University of Notre Dame Law School
P.O. Box 780
Notre Dame, IN 46556
TippingTheScales (2013): 30
U.S. News (2013): 23
AboveTheLaw (2013): 18
NOTRE DAME LAW STUDENTS SAY…
Academics & Programs: True to its Catholic heritage, the University of Notre Dame Law School boasts a “strong moral center” with “lots of emphasis on being a ‘different kind of lawyer.’” Students are drawn here for the school’s “academic rigor,” “world-renowned faculty,” “affordable tuition,” “clinical opportunities,” “national name,” “small class sizes,” and impressive “alumni network.” Students say, “The Catholic character of our law school is one of our greatest strengths.” Others concur, “Notre Dame’s Catholic character only adds to the richness of the legal education. Schools that downplay morals, faith, and religion are only giving you half of the story.” Many say that by and large the professors here “are exceptional teachers,” as well as “respected academics who get published and make contributions to the field.” Instructors also “incorporate ethical dilemmas and large questions of law rather than black letter law.” As one 1L notes, “Fifty percent of my first year core curriculum was taught by professors who clerked for the U.S. Supreme Court.”
The “family-like atmosphere of the students and the faculty” “makes a very great learning environment.” Some say the faith-based nature of the school can lead to heated in-class discussions; “We have a few more conservative professors and students than many other schools, so when we have discussions we really hear a diversity of viewpoints.” Others say the school can be a bit “homogeneous and conservative for a university of its stature. Everyone’s very nice and generally respectful, but being a diversity student here takes some thick skin.” For those seeking alternate opportunities to traditional course work, the University of Notre Dame offers “the London Law Program, where students can spend their entire second year…exposed to the global legal community, and are taught by both English and American faculty.” Notre Dame “also places a strong emphasis on public interest law careers, and offers students summer scholarships for those who work for public organizations who cannot afford to pay them.”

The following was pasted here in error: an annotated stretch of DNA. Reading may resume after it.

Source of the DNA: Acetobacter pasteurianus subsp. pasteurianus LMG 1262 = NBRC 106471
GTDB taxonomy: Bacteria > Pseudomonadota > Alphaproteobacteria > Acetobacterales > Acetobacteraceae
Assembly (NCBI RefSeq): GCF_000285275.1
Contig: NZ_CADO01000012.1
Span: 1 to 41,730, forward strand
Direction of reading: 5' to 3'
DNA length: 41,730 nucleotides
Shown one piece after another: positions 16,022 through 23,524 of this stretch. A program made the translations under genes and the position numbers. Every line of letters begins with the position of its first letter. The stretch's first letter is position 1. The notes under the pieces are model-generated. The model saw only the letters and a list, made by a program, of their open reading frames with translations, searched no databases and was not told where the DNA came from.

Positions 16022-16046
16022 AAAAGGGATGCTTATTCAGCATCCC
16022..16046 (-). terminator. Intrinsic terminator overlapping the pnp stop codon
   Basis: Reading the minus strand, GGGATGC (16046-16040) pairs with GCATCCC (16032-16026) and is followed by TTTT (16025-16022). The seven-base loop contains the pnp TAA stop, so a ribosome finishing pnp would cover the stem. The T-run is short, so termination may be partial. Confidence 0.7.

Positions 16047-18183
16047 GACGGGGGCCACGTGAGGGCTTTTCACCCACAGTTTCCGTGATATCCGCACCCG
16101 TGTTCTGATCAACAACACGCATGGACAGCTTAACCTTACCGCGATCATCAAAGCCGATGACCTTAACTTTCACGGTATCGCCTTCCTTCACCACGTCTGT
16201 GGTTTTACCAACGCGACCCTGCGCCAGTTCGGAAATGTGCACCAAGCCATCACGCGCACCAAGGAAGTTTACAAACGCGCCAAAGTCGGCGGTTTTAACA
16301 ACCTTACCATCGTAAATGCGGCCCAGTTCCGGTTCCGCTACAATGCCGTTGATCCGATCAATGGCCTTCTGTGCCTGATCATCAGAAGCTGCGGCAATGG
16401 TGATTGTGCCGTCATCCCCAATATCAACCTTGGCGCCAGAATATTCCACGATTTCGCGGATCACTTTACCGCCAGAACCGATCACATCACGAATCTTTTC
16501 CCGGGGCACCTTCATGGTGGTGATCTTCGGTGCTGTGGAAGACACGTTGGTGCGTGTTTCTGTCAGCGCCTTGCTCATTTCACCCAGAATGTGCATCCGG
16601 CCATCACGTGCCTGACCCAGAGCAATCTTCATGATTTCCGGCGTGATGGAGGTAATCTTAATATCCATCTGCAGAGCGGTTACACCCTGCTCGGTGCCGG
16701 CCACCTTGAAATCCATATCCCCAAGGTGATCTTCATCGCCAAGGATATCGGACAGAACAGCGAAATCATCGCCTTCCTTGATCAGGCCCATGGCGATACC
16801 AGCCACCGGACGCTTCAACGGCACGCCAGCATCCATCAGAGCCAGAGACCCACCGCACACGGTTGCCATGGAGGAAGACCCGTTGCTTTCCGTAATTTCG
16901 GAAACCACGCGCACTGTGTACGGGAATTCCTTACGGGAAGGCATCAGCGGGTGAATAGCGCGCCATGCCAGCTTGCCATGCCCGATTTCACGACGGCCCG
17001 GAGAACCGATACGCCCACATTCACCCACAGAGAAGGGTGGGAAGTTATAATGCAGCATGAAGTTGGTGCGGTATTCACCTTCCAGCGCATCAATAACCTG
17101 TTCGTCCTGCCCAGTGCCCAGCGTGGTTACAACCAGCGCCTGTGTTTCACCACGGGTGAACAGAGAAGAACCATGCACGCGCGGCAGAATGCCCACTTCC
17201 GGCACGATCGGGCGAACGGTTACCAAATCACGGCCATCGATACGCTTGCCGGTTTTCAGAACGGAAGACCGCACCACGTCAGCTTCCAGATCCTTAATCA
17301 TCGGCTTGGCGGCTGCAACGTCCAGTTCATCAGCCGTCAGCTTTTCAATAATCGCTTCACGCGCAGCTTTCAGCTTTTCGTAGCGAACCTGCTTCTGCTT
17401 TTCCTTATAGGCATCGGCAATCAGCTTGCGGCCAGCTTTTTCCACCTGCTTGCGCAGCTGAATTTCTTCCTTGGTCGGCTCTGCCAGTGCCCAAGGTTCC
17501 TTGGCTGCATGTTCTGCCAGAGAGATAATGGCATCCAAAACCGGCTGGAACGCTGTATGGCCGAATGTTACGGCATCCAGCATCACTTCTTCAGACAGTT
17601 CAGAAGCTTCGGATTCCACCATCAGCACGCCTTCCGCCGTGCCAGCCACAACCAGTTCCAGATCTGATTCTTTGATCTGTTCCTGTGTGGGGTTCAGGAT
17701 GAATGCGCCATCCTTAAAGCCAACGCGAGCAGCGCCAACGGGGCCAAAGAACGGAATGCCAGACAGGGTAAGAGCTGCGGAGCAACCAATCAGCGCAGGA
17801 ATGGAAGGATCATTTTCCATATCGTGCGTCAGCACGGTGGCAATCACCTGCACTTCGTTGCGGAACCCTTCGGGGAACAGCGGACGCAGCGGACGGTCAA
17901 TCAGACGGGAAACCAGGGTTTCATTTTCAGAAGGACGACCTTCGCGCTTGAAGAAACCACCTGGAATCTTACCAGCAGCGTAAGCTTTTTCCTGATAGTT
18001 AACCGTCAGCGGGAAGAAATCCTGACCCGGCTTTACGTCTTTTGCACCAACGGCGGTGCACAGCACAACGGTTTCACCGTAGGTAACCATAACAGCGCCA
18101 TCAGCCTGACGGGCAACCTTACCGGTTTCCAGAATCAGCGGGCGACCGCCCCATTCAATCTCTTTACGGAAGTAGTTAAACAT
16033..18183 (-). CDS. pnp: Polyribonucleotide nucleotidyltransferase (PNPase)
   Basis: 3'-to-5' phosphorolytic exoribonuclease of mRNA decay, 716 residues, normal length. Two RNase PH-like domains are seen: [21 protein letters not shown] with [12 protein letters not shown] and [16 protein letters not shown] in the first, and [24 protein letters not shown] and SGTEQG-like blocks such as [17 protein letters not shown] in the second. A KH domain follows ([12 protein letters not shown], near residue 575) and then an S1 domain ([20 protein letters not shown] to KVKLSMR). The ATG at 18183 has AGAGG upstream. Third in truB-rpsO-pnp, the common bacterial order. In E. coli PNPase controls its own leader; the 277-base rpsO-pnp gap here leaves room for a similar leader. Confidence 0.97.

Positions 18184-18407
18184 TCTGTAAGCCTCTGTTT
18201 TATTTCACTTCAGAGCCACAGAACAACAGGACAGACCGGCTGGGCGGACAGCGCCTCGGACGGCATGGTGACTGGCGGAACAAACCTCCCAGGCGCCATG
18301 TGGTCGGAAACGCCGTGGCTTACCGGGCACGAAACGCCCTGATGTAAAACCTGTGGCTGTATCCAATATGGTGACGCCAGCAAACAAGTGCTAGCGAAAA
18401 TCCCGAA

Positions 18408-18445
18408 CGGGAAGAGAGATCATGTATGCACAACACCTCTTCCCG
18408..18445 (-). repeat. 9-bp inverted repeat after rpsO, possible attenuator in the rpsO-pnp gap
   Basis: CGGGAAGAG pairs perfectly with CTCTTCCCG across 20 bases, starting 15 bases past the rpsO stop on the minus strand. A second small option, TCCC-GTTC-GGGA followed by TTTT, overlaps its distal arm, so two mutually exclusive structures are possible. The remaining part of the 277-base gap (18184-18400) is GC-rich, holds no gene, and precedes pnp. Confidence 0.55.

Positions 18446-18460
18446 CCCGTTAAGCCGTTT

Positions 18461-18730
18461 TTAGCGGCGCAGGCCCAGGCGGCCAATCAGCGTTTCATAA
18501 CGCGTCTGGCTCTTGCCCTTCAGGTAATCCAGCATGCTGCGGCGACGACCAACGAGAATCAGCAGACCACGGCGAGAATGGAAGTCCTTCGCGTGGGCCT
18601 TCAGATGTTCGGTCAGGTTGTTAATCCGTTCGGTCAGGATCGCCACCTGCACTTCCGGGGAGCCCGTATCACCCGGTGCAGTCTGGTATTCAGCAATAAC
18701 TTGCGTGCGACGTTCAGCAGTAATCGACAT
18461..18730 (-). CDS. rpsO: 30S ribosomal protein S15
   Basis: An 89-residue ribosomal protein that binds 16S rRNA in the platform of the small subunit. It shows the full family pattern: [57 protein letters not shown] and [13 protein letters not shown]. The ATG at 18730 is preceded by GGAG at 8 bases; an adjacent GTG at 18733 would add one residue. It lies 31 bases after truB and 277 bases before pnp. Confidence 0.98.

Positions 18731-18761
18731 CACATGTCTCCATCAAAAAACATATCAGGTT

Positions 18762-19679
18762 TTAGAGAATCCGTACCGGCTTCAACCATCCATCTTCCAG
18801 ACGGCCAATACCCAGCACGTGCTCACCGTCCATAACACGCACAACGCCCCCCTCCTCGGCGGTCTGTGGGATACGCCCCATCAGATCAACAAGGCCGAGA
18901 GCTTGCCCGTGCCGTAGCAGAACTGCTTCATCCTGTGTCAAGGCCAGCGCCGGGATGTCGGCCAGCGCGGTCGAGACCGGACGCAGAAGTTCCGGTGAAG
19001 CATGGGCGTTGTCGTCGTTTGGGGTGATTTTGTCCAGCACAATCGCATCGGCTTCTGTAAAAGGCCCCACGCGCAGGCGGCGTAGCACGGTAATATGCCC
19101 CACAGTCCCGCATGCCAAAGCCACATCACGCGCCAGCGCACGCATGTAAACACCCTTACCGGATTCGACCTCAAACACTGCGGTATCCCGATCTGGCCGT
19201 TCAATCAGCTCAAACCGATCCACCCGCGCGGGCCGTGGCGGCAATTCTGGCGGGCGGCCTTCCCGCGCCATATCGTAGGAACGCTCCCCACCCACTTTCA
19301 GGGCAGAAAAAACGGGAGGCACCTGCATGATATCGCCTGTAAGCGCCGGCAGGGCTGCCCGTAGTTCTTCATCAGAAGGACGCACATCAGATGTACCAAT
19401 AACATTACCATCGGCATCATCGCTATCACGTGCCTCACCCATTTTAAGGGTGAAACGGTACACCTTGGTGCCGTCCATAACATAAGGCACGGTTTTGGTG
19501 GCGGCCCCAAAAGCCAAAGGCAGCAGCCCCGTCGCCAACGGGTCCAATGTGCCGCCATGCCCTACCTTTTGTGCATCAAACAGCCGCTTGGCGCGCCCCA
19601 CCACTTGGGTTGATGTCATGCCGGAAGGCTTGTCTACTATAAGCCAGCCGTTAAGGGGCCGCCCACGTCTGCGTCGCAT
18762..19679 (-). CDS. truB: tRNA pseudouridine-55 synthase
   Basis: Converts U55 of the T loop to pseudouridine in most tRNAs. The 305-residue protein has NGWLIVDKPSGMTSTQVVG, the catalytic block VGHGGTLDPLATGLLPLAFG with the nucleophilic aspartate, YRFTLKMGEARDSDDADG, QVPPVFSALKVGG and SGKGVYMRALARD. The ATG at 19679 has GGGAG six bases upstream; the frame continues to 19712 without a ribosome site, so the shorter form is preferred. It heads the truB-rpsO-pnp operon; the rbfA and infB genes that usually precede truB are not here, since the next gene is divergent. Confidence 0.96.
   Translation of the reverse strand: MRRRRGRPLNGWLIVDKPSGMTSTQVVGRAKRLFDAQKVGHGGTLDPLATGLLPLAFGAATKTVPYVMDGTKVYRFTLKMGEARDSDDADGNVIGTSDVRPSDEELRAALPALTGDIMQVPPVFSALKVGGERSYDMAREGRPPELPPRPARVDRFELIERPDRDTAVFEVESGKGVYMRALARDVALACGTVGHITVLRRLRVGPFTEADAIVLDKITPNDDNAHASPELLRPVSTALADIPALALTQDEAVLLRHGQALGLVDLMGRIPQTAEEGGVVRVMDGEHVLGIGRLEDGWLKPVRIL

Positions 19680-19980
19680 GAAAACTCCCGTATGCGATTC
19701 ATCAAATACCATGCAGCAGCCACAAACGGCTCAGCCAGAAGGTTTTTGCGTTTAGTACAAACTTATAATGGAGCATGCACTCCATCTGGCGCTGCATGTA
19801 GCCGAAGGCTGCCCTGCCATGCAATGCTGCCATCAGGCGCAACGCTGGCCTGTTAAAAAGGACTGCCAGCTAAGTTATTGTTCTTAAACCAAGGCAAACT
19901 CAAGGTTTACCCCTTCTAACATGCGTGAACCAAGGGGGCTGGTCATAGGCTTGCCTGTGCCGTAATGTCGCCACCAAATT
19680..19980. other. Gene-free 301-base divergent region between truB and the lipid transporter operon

Campus Life/Facilities: Thanks to recent renovations, when it comes to classroom facilities, Notre Dame is “second-to-none!” The new Eck Hall of Law opened in January 2009 and it is” both architecturally impressive and technologically advanced.” The law school’s other building, Biolchini Hall, was recently gutted and completely renovated, and now includes plentiful library and study space, a new computer lab, and high-tech classrooms. The administration at Notre Dame has recently undergone some transition, and change is underfoot. After some revolving door action, the school’s Career Services office is now at full staff, providing some stability for the students.
Set on one of “the most beautiful campuses in America,” Notre Dame boasts “a very strong sense of community.” ND law students “like to balance work with play.” There are “frequent social events sponsored by the Student Bar Association.” “Relations among students are good—there are lots of law school social events and parties that people go to.” Others note “a camaraderie that I believe is unrivaled by other law schools. Located in South Bend, the surrounding town “is not the most cosmopolitan place, though it isn’t as bad as some people make it out to be.” Others say South Bend is “a fun college town.” The cost of living is “really reasonable.” However, due to the school’s small size, “social life can be a little bit NDLSHS (Notre Dame Law School High School).” For those looking to get away for the weekend, “The proximity to Chicago is great.” And if you like sports, “There is no better place to go!” ND is “one of the most active law schools in the country in terms of intramural sports.” “Football games and tailgating really are fun, too.” As one student jokes, “There is no better way to make immediate bonds with classmates than tailgating under the watchful eye of Touchdown Jesus.”
* The Princeton Review is not affiliated with Princeton University.